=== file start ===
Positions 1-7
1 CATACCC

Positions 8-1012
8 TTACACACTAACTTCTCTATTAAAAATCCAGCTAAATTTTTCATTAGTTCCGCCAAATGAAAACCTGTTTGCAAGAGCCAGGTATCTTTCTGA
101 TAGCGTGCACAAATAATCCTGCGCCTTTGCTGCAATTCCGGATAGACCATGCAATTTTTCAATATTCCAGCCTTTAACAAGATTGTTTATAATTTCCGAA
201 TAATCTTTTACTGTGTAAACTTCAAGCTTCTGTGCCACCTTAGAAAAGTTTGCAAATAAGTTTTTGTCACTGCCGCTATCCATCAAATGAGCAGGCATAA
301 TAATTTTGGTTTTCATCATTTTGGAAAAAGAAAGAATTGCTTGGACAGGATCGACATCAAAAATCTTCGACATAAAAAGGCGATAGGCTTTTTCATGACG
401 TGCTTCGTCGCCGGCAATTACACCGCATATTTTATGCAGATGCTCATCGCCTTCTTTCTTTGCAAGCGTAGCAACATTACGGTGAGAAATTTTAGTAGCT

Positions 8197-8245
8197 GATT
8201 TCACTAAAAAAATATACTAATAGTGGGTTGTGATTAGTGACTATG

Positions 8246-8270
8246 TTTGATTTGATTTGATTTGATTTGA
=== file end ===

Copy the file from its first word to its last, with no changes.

Positions 1-7
1 CATACCC

Positions 8-1012
8 TTACACACTAACTTCTCTATTAAAAATCCAGCTAAATTTTTCATTAGTTCCGCCAAATGAAAACCTGTTTGCAAGAGCCAGGTATCTTTCTGA
101 TAGCGTGCACAAATAATCCTGCGCCTTTGCTGCAATTCCGGATAGACCATGCAATTTTTCAATATTCCAGCCTTTAACAAGATTGTTTATAATTTCCGAA
201 TAATCTTTTACTGTGTAAACTTCAAGCTTCTGTGCCACCTTAGAAAAGTTTGCAAATAAGTTTTTGTCACTGCCGCTATCCATCAAATGAGCAGGCATAA
301 TAATTTTGGTTTTCATCATTTTGGAAAAAGAAAGAATTGCTTGGACAGGATCGACATCAAAAATCTTCGACATAAAAAGGCGATAGGCTTTTTCATGACG
401 TGCTTCGTCGCCGGCAATTACACCGCATATTTTATGCAGATGCTCATCGCCTTCTTTCTTTGCAAGCGTAGCAACATTACGGTGAGAAATTTTAGTAGCT

Positions 8197-8245
8197 GATT
8201 TCACTAAAAAAATATACTAATAGTGGGTTGTGATTAGTGACTATG

Positions 8246-8270
8246 TTTGATTTGATTTGATTTGATTTGA